I learned that I don’t miss designing and coding much since becoming a manager. The bits and pieces I get to do here and there, in and out of work, is usually enough.
I learned that just telling someone a lesson you’ve learned through experience is not likely to change their thoughts or behavior. Experience is the best teacher. This can be painful when you see someone making a mistake you could have prevented, but I’ve learned to accept this. (This is a good lesson to know if I ever have kids 👪 ).
Similarly, I learned that giving people information in an effort to increase their knowledge, or change their behavior, isn’t the most effective way of achieving this goal. It’s much more effective, albeit harder, to ask questions that lead a person to “earn” this knowledge themselves. By getting someone to come to their own conclusions, they’re more likely to internalize and act on that new knowledge. And they can apply the framework for gaining that knowledge to new situations. This is an art as much as it is a skill, and takes practice.
I learned that my top 5 strengths, according to the Clifton StrengthsFinder, are: 1. Learner; 2. Intellection; 3. Achiever; 4. Individualization; and 5. Analytical. Nothing too surprising, but cool to see nonetheless.
I learned that product development is hard, even when a person’s been doing it for a long time. Especially with teams, and as a company grows. I learned that as clueless as I might feel about how to run a team or build products, no one seems to have it completely figured out (even if they’re experienced and, from the outside, seem to know what they’re doing).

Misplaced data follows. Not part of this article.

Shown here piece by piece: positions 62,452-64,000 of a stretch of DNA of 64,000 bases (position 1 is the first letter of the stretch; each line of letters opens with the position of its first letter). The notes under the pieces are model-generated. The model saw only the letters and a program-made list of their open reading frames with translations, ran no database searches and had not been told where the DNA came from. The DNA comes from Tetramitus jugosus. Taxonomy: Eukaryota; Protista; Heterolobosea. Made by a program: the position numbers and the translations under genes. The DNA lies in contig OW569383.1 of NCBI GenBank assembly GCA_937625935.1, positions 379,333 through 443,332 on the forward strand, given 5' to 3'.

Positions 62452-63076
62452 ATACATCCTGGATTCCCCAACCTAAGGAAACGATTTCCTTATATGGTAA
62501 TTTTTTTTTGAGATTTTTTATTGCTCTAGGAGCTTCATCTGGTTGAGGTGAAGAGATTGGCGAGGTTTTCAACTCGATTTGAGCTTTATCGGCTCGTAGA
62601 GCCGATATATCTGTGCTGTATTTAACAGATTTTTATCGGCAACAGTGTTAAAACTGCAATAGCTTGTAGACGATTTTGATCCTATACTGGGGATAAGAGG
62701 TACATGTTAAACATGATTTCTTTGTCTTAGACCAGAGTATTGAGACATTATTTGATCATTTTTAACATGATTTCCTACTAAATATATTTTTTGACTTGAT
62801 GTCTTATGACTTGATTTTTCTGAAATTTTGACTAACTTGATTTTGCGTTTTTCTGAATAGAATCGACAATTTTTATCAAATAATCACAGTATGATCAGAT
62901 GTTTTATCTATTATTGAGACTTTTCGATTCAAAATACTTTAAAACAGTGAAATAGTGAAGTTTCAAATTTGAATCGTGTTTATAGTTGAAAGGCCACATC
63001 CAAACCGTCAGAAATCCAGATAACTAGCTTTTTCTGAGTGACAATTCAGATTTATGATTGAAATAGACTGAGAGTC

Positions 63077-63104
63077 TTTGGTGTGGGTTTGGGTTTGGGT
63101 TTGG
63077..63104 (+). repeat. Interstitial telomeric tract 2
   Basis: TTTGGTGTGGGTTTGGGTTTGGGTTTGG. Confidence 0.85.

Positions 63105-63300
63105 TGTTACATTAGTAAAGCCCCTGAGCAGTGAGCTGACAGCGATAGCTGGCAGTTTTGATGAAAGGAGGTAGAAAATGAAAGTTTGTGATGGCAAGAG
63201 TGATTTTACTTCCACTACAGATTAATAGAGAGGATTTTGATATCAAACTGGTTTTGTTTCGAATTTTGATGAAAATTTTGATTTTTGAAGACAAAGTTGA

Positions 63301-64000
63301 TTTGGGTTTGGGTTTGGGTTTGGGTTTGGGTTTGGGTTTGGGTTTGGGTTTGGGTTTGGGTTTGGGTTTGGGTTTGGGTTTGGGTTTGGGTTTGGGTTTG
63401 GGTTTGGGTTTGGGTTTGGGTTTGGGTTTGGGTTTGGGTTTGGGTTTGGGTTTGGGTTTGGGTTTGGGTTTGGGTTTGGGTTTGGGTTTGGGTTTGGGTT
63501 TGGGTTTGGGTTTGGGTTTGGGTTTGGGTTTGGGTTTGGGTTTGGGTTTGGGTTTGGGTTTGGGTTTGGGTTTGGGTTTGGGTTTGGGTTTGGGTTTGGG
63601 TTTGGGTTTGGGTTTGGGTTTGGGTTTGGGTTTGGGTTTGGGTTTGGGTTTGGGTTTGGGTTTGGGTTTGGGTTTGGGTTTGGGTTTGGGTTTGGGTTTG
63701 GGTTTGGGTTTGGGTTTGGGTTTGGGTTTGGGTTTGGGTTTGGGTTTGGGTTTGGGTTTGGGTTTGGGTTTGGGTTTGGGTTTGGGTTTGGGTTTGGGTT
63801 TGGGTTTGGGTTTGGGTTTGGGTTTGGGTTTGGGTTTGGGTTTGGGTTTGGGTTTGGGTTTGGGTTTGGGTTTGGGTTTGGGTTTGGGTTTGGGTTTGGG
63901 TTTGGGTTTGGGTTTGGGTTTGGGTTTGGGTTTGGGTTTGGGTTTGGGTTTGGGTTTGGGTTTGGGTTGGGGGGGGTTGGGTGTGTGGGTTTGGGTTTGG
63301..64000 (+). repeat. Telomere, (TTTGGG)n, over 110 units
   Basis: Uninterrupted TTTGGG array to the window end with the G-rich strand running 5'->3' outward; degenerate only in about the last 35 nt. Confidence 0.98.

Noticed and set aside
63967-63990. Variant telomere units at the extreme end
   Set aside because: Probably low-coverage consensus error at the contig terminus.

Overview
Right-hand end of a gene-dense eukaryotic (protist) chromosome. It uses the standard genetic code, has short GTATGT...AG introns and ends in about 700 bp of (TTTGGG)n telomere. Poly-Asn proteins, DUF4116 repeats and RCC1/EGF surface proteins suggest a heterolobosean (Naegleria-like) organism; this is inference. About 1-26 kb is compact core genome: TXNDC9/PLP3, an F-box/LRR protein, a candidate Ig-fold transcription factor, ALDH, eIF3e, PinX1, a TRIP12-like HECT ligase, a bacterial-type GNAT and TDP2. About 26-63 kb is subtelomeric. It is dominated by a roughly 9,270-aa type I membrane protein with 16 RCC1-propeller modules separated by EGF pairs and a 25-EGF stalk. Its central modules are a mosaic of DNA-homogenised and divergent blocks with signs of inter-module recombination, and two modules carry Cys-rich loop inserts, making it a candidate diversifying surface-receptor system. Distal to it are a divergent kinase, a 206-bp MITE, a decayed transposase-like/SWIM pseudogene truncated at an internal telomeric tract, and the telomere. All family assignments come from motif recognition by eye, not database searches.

I learned that I like having physical books over eBooks. I display them on my shelves, which makes me much more likely to re-engage with a book after I’ve finished reading it. By seeing it, I’ll think about it more, and pick it up and flip through it. I don’t do this when a book is trapped in software. The same is generally true with music and movies, too.
I learned that underlining passages in books helps me focus on the core ideas being communicated, helps me stay engaged, helps me retain the information better, and makes it easy for me to flip through a book later and remember the key parts.
I learned that everything I spend time on has an opportunity cost. So I’m learning to get comfortable focusing on the things I most enjoy (such as writing), and accepting the cost of not doing other things (such as playing guitar).
I learned that with sustained effort over time I could be good at almost anything (art, music, programming, sports, etc.). But as my “opportunity cost” lesson indicates, I can’t be good at everything. I have to choose what to spend time on, and thus what to be good at. And with enough effort, perhaps I’ll even become great at something. 😄
Finally, I learned that I can’t possibly document everything I’ve learned in a year. There were too many lessons, big and small. Here’s looking forward to another year of learning in 2016!